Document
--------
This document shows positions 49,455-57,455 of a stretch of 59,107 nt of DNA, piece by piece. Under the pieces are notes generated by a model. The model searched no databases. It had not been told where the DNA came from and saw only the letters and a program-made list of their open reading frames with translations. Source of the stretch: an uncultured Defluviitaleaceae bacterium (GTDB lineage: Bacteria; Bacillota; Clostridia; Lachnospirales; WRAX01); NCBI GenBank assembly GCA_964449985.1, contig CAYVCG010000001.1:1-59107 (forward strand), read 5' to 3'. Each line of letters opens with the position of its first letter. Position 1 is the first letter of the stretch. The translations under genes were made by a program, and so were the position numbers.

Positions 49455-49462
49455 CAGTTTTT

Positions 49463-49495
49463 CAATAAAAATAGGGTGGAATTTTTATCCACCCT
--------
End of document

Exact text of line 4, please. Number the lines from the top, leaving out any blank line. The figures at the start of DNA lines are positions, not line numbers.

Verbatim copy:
Positions 49463-49495